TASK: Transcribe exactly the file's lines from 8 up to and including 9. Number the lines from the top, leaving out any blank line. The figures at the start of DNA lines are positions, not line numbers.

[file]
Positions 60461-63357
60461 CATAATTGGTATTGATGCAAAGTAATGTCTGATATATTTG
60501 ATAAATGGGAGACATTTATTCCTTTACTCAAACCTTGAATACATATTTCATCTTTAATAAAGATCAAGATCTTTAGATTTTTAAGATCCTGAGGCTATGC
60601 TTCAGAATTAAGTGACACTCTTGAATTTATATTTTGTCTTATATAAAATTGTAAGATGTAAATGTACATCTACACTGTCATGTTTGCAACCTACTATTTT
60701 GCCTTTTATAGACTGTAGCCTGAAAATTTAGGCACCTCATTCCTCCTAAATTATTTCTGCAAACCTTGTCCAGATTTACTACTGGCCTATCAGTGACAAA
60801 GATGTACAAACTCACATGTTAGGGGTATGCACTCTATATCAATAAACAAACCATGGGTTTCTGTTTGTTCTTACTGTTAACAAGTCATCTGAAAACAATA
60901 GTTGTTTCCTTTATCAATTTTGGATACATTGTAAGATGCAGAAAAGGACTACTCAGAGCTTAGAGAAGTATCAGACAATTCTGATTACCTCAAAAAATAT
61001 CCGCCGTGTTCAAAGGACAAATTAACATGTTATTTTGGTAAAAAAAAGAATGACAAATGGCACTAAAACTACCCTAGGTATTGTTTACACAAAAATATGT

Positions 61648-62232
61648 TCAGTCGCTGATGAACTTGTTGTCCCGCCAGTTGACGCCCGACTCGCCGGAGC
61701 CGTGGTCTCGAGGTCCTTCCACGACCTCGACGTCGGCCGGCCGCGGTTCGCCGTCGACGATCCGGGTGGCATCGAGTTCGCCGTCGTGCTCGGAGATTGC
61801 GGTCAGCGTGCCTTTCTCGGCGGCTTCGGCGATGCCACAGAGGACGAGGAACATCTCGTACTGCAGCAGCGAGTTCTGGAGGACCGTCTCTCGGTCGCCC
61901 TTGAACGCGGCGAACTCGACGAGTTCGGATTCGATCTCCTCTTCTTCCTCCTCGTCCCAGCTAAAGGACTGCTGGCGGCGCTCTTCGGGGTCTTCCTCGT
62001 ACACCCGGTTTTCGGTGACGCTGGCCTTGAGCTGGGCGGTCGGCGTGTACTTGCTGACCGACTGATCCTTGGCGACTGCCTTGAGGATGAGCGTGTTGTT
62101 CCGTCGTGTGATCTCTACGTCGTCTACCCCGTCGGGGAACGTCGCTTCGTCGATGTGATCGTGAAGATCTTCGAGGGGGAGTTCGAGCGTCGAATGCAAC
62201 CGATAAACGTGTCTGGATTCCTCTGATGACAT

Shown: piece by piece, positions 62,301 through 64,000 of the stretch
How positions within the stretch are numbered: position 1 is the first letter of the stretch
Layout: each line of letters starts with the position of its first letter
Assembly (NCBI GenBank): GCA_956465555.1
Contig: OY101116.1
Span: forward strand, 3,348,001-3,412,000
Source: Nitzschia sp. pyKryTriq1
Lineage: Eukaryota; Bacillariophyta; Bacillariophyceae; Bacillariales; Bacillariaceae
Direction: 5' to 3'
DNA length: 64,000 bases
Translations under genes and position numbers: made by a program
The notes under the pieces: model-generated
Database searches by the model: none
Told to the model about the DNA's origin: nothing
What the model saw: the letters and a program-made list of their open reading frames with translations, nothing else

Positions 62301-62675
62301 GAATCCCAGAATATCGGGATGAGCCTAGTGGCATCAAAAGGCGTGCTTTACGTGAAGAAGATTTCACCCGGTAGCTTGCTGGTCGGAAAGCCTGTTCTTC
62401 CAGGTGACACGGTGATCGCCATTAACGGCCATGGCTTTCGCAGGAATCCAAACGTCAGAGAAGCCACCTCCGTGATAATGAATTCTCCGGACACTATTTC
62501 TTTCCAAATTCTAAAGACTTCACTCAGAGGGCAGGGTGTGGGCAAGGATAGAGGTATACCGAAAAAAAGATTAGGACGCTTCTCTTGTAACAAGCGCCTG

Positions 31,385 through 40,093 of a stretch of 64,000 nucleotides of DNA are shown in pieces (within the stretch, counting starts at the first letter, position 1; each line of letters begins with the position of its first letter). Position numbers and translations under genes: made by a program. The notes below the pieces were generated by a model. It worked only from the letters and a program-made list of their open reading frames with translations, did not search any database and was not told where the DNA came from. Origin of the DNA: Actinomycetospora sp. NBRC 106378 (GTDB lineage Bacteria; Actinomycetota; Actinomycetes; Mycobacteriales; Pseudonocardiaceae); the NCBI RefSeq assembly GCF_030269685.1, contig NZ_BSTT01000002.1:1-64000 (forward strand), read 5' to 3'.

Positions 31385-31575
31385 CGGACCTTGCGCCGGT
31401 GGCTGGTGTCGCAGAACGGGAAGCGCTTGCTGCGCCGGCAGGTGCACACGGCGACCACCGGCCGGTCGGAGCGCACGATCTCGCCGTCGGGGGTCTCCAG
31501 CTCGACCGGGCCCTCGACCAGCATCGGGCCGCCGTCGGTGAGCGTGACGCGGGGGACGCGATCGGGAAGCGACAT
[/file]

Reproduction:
61001 CCGCCGTGTTCAAAGGACAAATTAACATGTTATTTTGGTAAAAAAAAGAATGACAAATGGCACTAAAACTACCCTAGGTATTGTTTACACAAAAATATGT

Positions 61648-62232